The EOS-10D provides a wide range of flash photography options. The built-in E-TTL flash unit is useful for everyday snapshots, it's fairly powerful and produces no color cast. There is also an E-TTL compatible hotshoe for flash units such as the Canon 420EX or 550EX as well as an 'industry standard' PC sync terminal for use with off-camera flash or studio strobe systems. The samples below were shot within a few seconds of each other to give a (rough) impression of the differences between each and to check colour accuracy.
Settings: ISO 100, EF 100 mm Macro F2.8L, Large/Fine
|Studio strobes (1/200 sec, F11)||Built-in flash (1/200 sec, F7.1)|
|Canon 550EX Direct (1/200 sec, F7.1)||Canon 550EX Bounced (1/200 sec, F5)|
Studio setup: 2 x Elinchrom 300W strobes (1 x 70 cm softbox).
Long Exposure noise reduction / Night shots
Just like the EOS-D60 the EOS-10D carries out its long exposure noise reduction 'on the fly', this means that it doesn't need to take a second 'dark frame' exposure to subtract noise. As soon as the exposure has finished it is immediately displayed on the LCD monitor.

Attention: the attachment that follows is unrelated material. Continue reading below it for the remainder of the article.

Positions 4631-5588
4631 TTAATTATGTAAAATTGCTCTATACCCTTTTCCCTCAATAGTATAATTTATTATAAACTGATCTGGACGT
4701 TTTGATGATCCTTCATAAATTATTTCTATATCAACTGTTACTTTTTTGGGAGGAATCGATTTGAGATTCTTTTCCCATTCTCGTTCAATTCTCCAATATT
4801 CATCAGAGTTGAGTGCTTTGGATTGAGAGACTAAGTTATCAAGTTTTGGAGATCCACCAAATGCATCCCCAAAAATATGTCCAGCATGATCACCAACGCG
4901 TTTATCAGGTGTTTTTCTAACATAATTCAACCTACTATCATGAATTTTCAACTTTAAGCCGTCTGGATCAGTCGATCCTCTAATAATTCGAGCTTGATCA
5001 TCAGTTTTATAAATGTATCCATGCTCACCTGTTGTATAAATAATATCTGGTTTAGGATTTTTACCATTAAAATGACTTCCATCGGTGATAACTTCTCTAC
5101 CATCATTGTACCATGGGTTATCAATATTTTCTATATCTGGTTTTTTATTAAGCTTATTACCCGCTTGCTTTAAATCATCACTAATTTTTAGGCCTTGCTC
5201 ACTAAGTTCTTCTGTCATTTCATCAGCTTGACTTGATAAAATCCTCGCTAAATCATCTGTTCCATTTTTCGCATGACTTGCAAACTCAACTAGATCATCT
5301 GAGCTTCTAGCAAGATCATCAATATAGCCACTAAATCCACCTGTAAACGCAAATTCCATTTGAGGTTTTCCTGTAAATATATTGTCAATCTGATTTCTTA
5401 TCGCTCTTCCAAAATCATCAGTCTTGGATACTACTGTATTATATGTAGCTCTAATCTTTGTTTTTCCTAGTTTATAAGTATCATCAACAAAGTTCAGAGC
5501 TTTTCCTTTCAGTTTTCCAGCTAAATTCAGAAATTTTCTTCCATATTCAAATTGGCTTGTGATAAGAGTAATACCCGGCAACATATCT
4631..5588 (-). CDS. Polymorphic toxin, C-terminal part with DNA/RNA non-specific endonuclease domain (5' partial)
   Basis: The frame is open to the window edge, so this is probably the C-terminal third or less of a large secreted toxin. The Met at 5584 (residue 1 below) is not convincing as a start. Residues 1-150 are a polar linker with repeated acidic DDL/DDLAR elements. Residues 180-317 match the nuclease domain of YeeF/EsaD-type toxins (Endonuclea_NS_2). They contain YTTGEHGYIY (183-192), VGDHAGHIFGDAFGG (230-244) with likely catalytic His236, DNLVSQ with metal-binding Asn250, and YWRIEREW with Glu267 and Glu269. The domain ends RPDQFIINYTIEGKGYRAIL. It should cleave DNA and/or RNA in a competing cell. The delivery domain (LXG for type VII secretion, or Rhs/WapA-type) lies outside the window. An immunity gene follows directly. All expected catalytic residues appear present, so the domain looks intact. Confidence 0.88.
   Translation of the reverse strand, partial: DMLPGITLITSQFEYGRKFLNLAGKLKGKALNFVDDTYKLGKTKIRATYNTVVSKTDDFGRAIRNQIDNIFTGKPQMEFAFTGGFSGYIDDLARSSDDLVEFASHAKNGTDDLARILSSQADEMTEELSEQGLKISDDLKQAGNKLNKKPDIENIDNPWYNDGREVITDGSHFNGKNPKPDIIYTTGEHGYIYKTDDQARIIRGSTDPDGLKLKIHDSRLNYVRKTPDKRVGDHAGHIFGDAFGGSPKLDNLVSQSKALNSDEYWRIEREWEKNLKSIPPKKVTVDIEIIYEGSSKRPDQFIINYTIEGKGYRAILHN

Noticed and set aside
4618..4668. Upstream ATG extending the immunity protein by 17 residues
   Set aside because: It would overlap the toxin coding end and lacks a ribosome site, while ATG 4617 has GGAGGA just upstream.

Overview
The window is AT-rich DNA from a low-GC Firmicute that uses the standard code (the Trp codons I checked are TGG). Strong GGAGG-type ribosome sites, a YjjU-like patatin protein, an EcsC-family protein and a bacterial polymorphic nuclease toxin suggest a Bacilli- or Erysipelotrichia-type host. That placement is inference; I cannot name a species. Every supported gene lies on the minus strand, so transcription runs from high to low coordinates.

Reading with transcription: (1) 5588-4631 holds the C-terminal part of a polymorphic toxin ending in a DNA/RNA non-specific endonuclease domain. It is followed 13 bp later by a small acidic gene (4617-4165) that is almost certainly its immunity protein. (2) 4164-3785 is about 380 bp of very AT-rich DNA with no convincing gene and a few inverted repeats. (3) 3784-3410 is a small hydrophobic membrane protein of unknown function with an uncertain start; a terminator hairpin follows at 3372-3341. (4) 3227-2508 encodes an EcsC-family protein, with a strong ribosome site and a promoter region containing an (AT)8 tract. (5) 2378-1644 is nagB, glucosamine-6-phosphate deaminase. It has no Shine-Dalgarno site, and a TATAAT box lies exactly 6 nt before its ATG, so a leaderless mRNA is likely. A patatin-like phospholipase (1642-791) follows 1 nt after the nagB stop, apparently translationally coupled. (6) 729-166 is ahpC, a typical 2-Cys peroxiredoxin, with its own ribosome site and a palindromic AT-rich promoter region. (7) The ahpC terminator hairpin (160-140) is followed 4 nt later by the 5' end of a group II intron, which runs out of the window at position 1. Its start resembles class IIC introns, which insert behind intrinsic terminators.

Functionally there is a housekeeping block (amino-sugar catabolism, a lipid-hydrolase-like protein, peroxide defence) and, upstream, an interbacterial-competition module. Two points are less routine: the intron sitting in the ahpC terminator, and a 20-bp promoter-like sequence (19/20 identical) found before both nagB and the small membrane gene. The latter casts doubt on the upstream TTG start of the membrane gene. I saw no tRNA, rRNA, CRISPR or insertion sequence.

Typical night exposures
Below you can see a couple of typical night exposures, one at four seconds, the other at eight seconds. At these exposures the EOS-10D is very clean, no more noise than we see in normally lit shots and certainly no visible 'stuck pixels'.
Settings: ISO 100, EF 28-70 mm F2.8L, Large/Fine
|4 sec, F9.0|
|8 sec, F6.3|
The four minute exposure
This was a surprise, the four minute (actually 3.7 minutes) exposure below certainly turned London night into day (a hazy night with plenty of light pollution). However the image also contains a fair amount of 'stuck pixel' noise, far more than we saw with the identical long exposure test on the EOS-D60. That said I'm sure there won't be that many people executing such long exposures.
Settings: ISO 100, EF 28-70 mm F2.8L, Large/Fine, 222 sec, F20